In his ongoing interview, Duncan Cragg addresses business functions in Part 3. I have been stepping in for my imaginary friend but in this installment, I am going to switch to a different format. Rather than try to answer the questions directly, I will address specific aspects of the interview that I think are ripe for discussion.
Let me start out by stating in general, I believe either the declarative or imperative model can be applied. eBay is looking at both because there is merit to both approaches. My issues instead are with claims that I believe are overstating the benefits of REST. Duncan makes assertions about common content types in a couple of places. The two quotes that I'll call are:
We can read data at a URI with GET. We will usually understand that data when we get it, because it has a standard content type at a number of layers - perhaps from character set up to Microformat via XML and XHTML.
There's also the expectation of standard Content-Types, sub-types and schemas in GET and POST, rather than custom eBay WSDLs and schemas, that I mentioned before.
I've been on record for a while now with the assertion that as you move from common concepts like media or messages the availability of common formats will decrease. Duncan's example cite the resources User, Item, Offer, and Feedback. I might expect to find a common type for User. Item and Offer are unique to auctions (they differ from product and sale). While Feedback might exist in other systems, the semantics vary in each of those systems so expecting to find a common schema is a bit of a reach. I certainly wouldn't preclude eBay and the other auction sites working on a widely used format to represent an auction (which is not a product, so those formats don't work) but there isn't any current activity in that area.
A concrete example of my point is the current state of maps. There are at least two popular map interfaces that are completely incompatible. My assertion is that vendors will invent formats to serve their needs which causes divergence as you move away from common media. Roy Fielding has argued that consumers will drive the vendors back to standards but I'm not sure I agree. Video is arguably a common media type with high consumer demand. Yet the pressure from consumers has been on clients to support the dozen or so video formats, not on the content producers to standardize.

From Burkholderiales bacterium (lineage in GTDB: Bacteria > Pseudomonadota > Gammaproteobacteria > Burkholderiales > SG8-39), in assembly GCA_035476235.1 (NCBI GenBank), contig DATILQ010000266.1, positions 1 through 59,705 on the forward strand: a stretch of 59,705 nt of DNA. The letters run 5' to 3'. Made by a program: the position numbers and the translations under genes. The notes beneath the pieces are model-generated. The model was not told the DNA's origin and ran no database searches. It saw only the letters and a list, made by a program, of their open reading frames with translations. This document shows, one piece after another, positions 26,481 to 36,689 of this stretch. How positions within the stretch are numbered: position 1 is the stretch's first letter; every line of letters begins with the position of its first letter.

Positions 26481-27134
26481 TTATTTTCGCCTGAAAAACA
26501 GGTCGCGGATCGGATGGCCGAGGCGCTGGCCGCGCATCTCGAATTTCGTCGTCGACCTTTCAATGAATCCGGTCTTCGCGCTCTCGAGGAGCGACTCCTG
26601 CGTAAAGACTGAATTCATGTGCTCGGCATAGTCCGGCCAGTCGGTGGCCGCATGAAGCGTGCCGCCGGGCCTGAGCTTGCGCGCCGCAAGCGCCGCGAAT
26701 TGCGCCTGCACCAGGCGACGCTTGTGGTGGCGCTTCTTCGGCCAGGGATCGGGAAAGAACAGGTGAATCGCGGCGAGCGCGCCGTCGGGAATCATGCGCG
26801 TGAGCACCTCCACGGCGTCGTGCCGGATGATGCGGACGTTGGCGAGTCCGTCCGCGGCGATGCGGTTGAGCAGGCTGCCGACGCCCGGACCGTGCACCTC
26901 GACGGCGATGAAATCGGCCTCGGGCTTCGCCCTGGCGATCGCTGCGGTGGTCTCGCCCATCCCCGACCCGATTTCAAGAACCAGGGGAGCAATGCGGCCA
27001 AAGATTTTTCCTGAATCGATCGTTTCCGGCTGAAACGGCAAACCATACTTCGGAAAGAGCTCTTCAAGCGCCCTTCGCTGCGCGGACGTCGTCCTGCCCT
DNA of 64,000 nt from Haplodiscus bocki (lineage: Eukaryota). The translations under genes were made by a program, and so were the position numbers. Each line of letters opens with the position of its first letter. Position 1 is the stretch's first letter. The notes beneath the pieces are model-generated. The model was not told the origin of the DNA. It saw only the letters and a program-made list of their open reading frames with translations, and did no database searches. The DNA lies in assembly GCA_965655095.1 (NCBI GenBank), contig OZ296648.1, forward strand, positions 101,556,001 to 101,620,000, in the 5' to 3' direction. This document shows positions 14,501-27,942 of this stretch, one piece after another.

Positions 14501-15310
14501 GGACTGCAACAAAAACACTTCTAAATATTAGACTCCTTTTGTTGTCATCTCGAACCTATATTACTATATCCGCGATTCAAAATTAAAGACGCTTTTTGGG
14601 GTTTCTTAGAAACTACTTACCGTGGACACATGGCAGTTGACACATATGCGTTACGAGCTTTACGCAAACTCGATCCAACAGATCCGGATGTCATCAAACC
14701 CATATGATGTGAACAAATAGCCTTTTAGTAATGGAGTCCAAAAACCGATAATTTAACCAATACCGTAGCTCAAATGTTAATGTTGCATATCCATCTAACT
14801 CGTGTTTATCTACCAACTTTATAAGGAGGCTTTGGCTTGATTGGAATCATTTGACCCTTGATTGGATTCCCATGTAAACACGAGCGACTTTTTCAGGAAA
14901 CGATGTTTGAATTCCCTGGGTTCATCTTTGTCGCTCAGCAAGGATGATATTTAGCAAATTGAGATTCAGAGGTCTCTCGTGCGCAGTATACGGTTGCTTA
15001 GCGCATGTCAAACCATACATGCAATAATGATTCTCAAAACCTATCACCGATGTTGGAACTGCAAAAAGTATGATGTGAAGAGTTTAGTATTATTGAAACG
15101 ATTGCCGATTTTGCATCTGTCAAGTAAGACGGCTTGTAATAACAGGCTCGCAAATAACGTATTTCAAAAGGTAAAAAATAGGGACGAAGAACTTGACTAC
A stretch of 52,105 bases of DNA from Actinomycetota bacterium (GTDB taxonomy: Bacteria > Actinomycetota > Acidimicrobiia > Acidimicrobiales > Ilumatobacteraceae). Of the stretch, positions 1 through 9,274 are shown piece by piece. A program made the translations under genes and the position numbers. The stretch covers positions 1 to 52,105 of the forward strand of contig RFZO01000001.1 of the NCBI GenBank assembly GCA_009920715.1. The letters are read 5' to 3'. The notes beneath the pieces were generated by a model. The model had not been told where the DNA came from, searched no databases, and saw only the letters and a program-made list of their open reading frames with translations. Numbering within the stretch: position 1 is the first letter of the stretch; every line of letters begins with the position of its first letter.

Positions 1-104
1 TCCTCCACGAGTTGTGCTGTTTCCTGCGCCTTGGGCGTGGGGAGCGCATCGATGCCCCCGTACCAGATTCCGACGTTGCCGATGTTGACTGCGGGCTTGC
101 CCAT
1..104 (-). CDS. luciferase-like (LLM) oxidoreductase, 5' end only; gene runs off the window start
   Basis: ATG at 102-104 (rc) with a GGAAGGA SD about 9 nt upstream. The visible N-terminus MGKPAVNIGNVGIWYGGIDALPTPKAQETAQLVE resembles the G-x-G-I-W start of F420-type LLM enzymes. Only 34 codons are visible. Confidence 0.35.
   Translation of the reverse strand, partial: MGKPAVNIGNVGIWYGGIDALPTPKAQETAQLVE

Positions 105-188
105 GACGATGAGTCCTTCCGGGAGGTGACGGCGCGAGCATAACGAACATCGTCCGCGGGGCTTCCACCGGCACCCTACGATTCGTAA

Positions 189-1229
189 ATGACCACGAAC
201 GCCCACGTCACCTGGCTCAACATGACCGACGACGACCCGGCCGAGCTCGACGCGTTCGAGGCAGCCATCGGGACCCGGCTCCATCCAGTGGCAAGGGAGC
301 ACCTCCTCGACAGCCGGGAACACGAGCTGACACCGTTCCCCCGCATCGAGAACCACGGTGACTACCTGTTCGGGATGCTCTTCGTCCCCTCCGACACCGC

Another point that Duncan continues to make is that REST offers better scalability than SOAP. From the article:
It's scalable because of all the reasons I mentioned before: the cacheability of the basic data operations and their parallelisability through partitioning.
Plus now we have parallelisability of the application of the business rules. There's nothing more parallelisable than a declarative system.
I don't believe claims of improved parallelism following declarative vs process oriented interactions. Partitioning is about how you architect your implementation not inherent in the interaction style. We have created a massively parallel system that implements SOAP interfaces and has the ability to scale horizontally to incredible levels of parallelism.
As a counter example, state style interactions can actually lead to lower levels of efficiency in the implementation. When a client makes an imperative statement like CompleteSale, we are completely clear on the intent of the operation. We can immediately go to work on the processing and manage it as efficiently as possible. But if the client passes back an Item (which consists of over 200 state elements) with some state changed, the first task we have to perform is determining the state transition. This will involve retrieving the item and potentially other state in the system. All of this is a precursor necessary to determine intent. This certainly increases the resource requirements.
We need to partition along functional as well as data lines. We have separate functional pools for revising an item and finalizing a sale due to the different load characteristics. Since I can't efficiently deduce intent from the REST POST I have a new challenge of how to partition my functionality. So, you can see that eliminating a clear statement of intent from the information passed by the client, makes it more challenging to partition my architecture.
As always, I'm looking forward to part 4!